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Alphabet’s Growth Profile Remains Strong

After reaching all-time highs in April, Alphabet Inc. (Nasdaq: GOOG and GOOGL) shares have been weak after reporting disappointing first quarter 2019 results. In addition to unfavorable currency movement, slowing sales growth, and higher operating costs, investors are grappling with the lack of management disclosure to pinpoint which parts of the business are not performing as expected. Even so, Alphabet’s growth profile remains strong and the current price represents a reasonable entry point for long-term investors, Doug Gerlach, Editor, Investor Advisory Service,

“The foundation of Alphabet is online advertising, which grew 15% in the first quarter and represents 85% of total sales. Within advertising, the company breaks down its results into two segments: Google Sites and Network, which make up 84% and 16% of advertising sales, respectively. Google Sites represents properties directly owned by Alphabet including search, both mobile and desktop, and video site YouTube. The continued growth of YouTube and mobile computing is fueling rapid volume growth on Google Sites as paid clicks grew 39% in the first quarter. However, this growth falls far short of 2018’s gain of 62%. Management explained that much of the slowdown is due to changes YouTube made in early 2018 to enhance the user and advertising experience. Slightly offsetting this slowdown is a slower rate of decline in cost-per-click, which fell 19% in the first quarter versus 25% for all of 2018.

The Network segment includes websites that use Alphabet technology to implement online advertising. An example is an online news site that serves up display ads. Impressions and cost per impression grew 6% and 1%, respectively, in the first quarter.

One area of concern for advertising margins is the cost of acquiring display inventory and access, which the company calls Traffic Acquisition Cost (TAC). After increasing faster than sales over the past few years, Alphabet expects these costs to moderate as they did in the first quarter, declining from 24% of Google’s advertising revenue to 22%. Much of this decline is coming from the Network segment, offset somewhat by TAC for Google Sites to access mobile users, such as those on the Apple iPhone.

Even with slowing results, YouTube is an asset with great potential for further monetization. Management does not break out metrics, but according to Omnicore, a digital and marketing agency, YouTube has 1.9 billion monthly active users watching 5 billion videos per day. YouTube services 88 countries in 76 languages representing about 95% of all internet users. As customers continue to cut the cord on cable and reduce television viewing, YouTube has great potential to charge for content. YouTube TV, a recently introduced paid subscription service, has 300,000 customers, a small fraction of its potential.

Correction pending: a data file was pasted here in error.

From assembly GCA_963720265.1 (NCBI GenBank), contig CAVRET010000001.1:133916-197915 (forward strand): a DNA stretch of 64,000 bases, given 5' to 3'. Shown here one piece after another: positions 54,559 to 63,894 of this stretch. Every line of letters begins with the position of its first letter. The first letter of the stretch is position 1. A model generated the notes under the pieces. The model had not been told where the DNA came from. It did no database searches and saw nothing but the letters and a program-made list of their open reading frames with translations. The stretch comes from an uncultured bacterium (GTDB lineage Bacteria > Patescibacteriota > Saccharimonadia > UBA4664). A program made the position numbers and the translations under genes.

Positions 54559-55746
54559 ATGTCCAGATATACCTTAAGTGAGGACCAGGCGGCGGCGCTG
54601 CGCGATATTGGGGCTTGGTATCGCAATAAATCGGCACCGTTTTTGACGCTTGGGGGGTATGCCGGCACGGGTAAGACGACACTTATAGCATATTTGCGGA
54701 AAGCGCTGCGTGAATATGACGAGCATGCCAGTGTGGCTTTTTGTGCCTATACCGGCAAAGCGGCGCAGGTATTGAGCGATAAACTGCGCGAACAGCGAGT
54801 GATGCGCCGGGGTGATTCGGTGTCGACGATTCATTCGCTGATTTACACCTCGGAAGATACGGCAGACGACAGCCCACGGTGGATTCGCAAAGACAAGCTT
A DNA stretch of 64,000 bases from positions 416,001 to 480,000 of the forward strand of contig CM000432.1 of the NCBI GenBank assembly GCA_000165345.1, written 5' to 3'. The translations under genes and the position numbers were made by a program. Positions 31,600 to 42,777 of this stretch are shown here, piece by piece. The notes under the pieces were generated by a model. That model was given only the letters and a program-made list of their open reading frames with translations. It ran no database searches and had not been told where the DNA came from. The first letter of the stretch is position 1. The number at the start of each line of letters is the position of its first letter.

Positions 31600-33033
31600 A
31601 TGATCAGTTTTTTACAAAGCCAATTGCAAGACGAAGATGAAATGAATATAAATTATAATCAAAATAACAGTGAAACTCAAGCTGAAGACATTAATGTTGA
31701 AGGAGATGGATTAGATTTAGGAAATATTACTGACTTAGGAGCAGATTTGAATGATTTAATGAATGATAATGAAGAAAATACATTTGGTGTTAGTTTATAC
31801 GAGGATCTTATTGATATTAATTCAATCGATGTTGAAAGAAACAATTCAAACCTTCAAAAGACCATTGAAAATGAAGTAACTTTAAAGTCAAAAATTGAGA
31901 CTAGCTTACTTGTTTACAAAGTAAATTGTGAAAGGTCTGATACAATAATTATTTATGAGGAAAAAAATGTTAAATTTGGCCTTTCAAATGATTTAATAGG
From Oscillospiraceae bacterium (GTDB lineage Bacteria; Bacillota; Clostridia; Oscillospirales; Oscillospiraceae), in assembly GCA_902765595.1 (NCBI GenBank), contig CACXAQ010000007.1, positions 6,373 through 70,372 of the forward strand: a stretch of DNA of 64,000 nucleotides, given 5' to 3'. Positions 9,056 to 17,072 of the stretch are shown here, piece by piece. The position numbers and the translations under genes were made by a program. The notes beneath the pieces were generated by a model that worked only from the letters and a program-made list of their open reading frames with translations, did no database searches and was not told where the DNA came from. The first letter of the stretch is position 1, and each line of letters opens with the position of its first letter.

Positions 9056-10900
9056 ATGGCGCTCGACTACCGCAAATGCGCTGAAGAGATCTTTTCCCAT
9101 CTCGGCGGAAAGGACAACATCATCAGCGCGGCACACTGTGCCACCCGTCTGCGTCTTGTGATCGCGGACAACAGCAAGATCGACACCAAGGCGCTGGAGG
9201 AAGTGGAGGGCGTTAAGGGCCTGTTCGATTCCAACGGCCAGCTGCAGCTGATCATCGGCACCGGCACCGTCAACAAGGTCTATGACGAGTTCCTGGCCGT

The Google Other segment grew 25% in the first quarter and made up about 15% of sales. This segment includes Cloud computing, Play marketplace, and hardware (Nest smart home devices, Pixel smartphone, Chromebooks, and Home Assistant devices). Of these three businesses, hardware generates the lowest margins, but Alphabet feels it needs to make devices that support its Android mobile operating system. The Play marketplace supports downloadable media for its Android user base, and the company gets a cut of roughly 30% of every dollar of purchases.

Alphabet’s Cloud service provides outsourced data center hosting for corporate customers. While the service is #3 in its industry, behind Amazon and Microsoft, it grew 94% in 2018 according to Canalys Research. The market for Cloud services is growing rapidly and has many years to run. According to Crisp Vendor Universe, only 20% of businesses have transitioned any of their IT to the Cloud.

The remaining growth opportunities for Alphabet are contained within its Other Bets segment that makes up less than 1% of sales but had a loss of $3.4 billion in 2018. This is a collection of incubator ideas that may never amount to much. However, one that could hold great potential is Waymo, the firm’s self-driving vehicle project. Waymo has impressive statistics, including 10 million self-driven miles across 25 different U.S. cities, far more than other self-driving competitors.

A significant risk for Alphabet involves government regulation and fines for violations. Europe has fined Alphabet three times in the past two-plus years, the most recent a $1.7 billion first quarter charge for infringement of European competition law. Governments also seem set to create regulations to protect user privacy in the face of alleged violations from social media firm Facebook and others.

Analysts expect Alphabet to grow EPS at an average annual rate of 16%. We are slightly more conservative and will project 15%. Five years of 15% EPS growth multiplied by a high P/E of 30.5 generates a potential high price of 2593. If achieved, this would represent annual compound growth of 18% for the shares. We utilize the recent severe low price of 772 as the stock’s floor. This represents a possible loss of 32% from the current price. We model the upside/downside ratio as 4.1 to 1.

Editor’s Note: Alphabet Inc. is listed on the Nasdaq under the symbols GOOG and GOOGL. The difference is that GOOG shares are non-voting Class C stock and GOOGL shares are voting Class A stock. The non-voting GOOG shares typically trade at a small discount to the voting GOOGL shares.

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